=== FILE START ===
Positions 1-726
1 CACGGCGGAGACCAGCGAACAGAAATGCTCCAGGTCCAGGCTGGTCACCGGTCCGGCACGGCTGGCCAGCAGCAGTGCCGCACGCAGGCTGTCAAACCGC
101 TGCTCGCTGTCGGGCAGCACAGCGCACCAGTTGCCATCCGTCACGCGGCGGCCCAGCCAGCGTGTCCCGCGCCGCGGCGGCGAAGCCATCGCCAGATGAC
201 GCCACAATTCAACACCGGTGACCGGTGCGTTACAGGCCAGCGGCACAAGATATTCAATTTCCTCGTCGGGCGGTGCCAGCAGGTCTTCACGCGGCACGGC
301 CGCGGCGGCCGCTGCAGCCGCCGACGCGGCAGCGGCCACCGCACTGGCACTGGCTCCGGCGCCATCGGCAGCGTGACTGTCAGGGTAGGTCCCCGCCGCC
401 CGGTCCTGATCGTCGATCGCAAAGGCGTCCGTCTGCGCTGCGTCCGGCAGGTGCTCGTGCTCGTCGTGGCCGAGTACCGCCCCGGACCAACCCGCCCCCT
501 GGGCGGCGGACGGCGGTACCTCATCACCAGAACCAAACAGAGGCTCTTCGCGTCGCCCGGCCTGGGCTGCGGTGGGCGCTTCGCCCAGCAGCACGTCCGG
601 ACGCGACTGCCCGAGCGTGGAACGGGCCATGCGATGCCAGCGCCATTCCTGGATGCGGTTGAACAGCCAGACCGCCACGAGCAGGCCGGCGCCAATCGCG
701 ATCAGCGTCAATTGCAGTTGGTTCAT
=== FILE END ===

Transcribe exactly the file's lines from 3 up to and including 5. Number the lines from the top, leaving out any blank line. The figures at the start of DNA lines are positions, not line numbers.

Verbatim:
101 TGCTCGCTGTCGGGCAGCACAGCGCACCAGTTGCCATCCGTCACGCGGCGGCCCAGCCAGCGTGTCCCGCGCCGCGGCGGCGAAGCCATCGCCAGATGAC
201 GCCACAATTCAACACCGGTGACCGGTGCGTTACAGGCCAGCGGCACAAGATATTCAATTTCCTCGTCGGGCGGTGCCAGCAGGTCTTCACGCGGCACGGC
301 CGCGGCGGCCGCTGCAGCCGCCGACGCGGCAGCGGCCACCGCACTGGCACTGGCTCCGGCGCCATCGGCAGCGTGACTGTCAGGGTAGGTCCCCGCCGCC